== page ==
This blog began with an earnest attempt to catalog some of the things I think about while I ride. I’ve focused on taking random thoughts from the ol’ noodle and firming them up a bit. But, I’d also like to dive into the pandemonium. I’m hoping to give a more accurate of some of the odd thoughts and stories that bubble up, from the abyss of my mind while spinning it out. The following is one such story.
It’s not against the law. Albuquerque, 2009.
At this time, if I wasn’t hosting the alleycat, it was Polka. On a cold, windy day we met at the usual spot, the duck pond, as people danced around with the pre-race jitters, chatting. I was on a bike lovingly dubbed the Gentleman Cruiser. No serious intent today. The bike was built for a comfortable upright posture and an easy fixed gearing to handle bearing friends atop my wide scooped handlebars, uphill to the next party.
I couldn’t help myself and hammered the next thirty odd miles out, barreling into stiff winds. The gearing being my saving grace against the sandblasting gale. I wrapped up the race at top, and stoked, decided it best to boogie down to the nearby gas station and pick up a 24-pack of Bud. Back at the finish, I handed out beer, drank and danced off the cold before collecting my loot. With the sun low, my roommates and I set off for home.
Home was a slight climb east. First, heading up Coal we needed to take the bridge over the rail yard. We bombed down to Broadway, and glancing to make sure there was no oncoming traffic, ran the light full blast with the half-drank case of Bud balanced precariously on my shoulder. No need to have a finger on the brakes when you’re riding fixed, bro.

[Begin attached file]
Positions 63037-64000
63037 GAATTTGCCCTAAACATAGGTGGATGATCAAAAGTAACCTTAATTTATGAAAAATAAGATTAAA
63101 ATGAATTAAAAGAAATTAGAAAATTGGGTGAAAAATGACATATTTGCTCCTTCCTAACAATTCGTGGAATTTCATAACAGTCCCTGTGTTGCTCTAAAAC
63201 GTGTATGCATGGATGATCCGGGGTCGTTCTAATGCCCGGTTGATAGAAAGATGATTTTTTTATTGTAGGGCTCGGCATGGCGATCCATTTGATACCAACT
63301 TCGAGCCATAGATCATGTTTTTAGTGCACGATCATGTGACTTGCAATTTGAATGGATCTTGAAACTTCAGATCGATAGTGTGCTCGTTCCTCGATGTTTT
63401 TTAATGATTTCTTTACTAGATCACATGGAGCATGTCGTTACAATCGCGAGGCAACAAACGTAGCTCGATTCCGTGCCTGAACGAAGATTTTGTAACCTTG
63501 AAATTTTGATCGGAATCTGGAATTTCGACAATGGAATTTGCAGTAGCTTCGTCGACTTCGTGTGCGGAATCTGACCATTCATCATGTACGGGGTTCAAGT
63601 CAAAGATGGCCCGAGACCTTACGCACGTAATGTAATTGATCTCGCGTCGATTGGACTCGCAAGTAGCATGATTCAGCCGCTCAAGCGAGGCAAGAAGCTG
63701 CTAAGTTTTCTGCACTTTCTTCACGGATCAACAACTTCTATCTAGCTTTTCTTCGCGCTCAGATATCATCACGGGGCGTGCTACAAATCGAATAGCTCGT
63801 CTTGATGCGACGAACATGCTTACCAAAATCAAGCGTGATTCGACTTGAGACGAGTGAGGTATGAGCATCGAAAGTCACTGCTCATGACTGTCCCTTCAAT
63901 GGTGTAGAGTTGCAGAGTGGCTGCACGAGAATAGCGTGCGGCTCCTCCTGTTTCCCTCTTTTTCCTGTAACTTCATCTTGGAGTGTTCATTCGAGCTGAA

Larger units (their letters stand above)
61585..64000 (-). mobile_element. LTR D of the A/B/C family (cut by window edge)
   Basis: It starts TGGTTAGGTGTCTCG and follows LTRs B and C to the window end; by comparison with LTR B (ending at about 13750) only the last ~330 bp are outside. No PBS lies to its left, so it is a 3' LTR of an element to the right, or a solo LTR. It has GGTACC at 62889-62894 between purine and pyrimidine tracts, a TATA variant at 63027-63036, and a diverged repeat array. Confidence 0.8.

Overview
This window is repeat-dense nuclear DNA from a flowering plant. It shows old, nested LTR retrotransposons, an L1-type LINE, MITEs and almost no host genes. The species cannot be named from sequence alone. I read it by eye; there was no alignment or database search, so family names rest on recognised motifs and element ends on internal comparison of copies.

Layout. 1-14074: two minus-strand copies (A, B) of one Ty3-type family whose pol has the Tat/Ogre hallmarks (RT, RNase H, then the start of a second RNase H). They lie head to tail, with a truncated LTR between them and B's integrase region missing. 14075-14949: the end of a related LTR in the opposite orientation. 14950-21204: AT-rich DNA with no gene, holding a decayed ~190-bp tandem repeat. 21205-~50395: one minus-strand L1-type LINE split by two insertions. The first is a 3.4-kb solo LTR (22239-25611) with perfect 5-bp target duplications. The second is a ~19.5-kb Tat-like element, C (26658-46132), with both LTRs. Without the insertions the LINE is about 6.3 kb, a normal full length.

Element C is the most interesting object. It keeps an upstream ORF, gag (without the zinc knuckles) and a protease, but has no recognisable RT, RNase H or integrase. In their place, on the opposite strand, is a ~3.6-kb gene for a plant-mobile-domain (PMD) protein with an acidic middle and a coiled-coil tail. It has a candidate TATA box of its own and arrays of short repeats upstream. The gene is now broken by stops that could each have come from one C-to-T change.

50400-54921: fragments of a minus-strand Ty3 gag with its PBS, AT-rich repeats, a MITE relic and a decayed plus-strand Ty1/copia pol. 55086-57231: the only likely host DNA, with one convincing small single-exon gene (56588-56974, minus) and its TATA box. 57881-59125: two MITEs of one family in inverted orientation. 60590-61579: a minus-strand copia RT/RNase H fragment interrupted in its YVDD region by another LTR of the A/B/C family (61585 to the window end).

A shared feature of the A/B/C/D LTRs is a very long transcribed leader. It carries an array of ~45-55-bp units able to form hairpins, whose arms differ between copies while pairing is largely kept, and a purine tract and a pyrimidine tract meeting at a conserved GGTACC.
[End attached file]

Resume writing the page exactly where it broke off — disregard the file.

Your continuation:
A few seconds later I heard the bwoop bwoop of a police siren. Nooooo, can’t be. I spun onward, preserving my momentum as I climbed. Then I heard it again. Bwoop bwoop! Accompanied by the commanding megaphone of the officer. “You three on the bicycles. Pull over.” Busted.
The officer, a stern looking woman, came coolly walking up. It was the typical traffic stop routine minus the opaqueness of being concealed by the closed cabin of a car. “Do you guys know what you did back there?” I’d had the most beers. My mouth fired off first:
No, officer. We’re just heading home.
You ran a red light.
Oh, that? It’s not against the law.
According to state law, in order for a cyclist to preserve momentum they can run a red, so long as they yield to the appropriate traffic. It’s called the Idaho law.
I know the law. In Albuquerque, metropolitan law trumps state, and it requires you to stop at lights and signs. Gimme your IDs.
My friends were pissed. Why would I run my mouth? The Idaho Law is a thing, just as I’d stated. But, it only applies in Idaho. It was obvious I’d been drinking and my little objection was looking like I’d nabbed us a ticket. The officer came strutting back up to us. She handed over our IDs one-by-one. She gave a long look up and down each of us as she did so.
I’m going to let you off with a verbal warning. It may be that state law says you can roll a stop light, but in the city it says otherwise. You boys be safe.
The officer pulled away. My friends continued to harangue me for spouting off. Everyone was a little surprised at the outcome. Really, the “Idaho Law”? I shouldered my Bud, and homeward we rolled.